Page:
Over 30,000 genes come together to facilitate the creation of a human genome. Each of these genes contains information that’s outright crucial to life. The aspect of genetic function in human beings has long triggered complex yet fascinating discussions between the experts. Human genes are expressed in varying number of ways within one body, and the way through which they are expressed pretty much defines the uniqueness of one specific section of our body or the body’s uniqueness as whole. In addition, human genetic expression becomes extremely important during the assessment of your body’s health. The way these genes are behaving can send out a clear signal for any potential diseases in there and at what rate they are progressing.
Over the years, there have been numerous attempts by the researchers to enhance the methodologies that pertain to gaining knowledge about genetic underlying diseases. While the traditional imaging techniques have proved to be sustainable for over a long period of time, they do have a fair share of limitations. The chief limitation would be its incapability in allowing the study of more than a handful of genes at a given time. This has long restricted the horizons for the researchers to come up with effective treatments for gene-related diseases. However, it looks like we finally have a breakthrough against this conundrum. Jun Hee Lee from University of Michigan Medical School has come up with a new technique that might just become a turning point in this sphere. Basically, this new method uses high throughput sequencing instead of the traditional microscope to gather high-resolution imagery of gene expression from a tissue slide. Named Seq-Scope, this new technique allows the researcher to observe the expression of every gene along with single cells and structures within those cells as well. To give you a grasp of how intricate the imagery is in this technique, it reaches the detail of 0.6 micrometers, which loosely translates to being 66 times smaller than a human hair.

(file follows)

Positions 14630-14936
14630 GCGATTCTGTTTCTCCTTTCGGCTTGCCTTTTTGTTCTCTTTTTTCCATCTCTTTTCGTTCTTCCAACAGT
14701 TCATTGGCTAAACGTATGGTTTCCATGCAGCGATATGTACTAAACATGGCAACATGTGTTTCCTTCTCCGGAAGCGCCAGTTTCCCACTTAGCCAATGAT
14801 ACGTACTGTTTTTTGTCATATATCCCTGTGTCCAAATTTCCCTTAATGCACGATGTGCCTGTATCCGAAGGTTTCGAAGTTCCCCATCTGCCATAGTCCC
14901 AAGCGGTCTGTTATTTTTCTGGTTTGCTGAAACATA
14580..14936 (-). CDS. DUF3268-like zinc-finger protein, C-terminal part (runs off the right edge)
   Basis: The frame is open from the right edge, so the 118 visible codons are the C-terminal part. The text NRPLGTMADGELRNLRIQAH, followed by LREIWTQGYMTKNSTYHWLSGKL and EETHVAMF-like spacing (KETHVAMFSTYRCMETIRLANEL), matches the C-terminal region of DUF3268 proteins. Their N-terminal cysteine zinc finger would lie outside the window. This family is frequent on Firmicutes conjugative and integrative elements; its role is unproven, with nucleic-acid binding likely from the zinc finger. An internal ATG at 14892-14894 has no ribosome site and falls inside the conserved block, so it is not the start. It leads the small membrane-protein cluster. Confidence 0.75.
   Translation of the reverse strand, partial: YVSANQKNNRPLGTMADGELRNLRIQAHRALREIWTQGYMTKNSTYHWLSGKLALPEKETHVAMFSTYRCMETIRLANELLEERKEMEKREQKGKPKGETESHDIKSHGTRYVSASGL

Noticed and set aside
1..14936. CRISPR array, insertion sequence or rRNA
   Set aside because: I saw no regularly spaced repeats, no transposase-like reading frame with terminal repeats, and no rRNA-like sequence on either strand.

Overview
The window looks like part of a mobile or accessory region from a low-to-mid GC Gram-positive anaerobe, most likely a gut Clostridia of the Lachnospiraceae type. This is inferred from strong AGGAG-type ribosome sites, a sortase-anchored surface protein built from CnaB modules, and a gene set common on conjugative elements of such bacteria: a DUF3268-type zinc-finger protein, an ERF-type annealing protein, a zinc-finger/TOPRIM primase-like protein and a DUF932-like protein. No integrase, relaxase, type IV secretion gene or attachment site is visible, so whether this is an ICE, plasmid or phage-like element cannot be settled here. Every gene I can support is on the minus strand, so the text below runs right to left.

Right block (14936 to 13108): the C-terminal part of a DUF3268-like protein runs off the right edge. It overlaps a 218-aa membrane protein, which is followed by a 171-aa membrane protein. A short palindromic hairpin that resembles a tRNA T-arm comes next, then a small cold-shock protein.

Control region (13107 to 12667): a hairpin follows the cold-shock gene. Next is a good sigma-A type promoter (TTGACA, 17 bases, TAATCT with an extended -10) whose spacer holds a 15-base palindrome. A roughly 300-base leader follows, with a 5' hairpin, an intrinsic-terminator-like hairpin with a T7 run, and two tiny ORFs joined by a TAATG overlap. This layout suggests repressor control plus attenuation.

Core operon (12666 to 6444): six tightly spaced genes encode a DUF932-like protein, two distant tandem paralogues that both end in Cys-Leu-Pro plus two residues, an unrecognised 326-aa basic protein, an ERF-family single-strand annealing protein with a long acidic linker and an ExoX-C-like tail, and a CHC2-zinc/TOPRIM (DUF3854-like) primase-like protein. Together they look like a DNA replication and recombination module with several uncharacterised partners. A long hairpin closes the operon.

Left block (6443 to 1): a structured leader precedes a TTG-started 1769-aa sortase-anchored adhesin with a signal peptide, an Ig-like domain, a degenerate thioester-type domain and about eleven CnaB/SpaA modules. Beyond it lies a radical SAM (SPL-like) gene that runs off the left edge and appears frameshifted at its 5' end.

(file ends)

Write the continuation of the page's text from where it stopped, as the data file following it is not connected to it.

There are many novel elements that work in conjunction to help Seq-Scope reach its innovative potential. While talking about this new technique weaved by him and his team, Dr. Jun went on to say:
“Seq-Scope technology, combined with other single cell RNA sequencing techniques, could accelerate scientific discoveries and might lead to a new paradigm in molecular diagnosis.”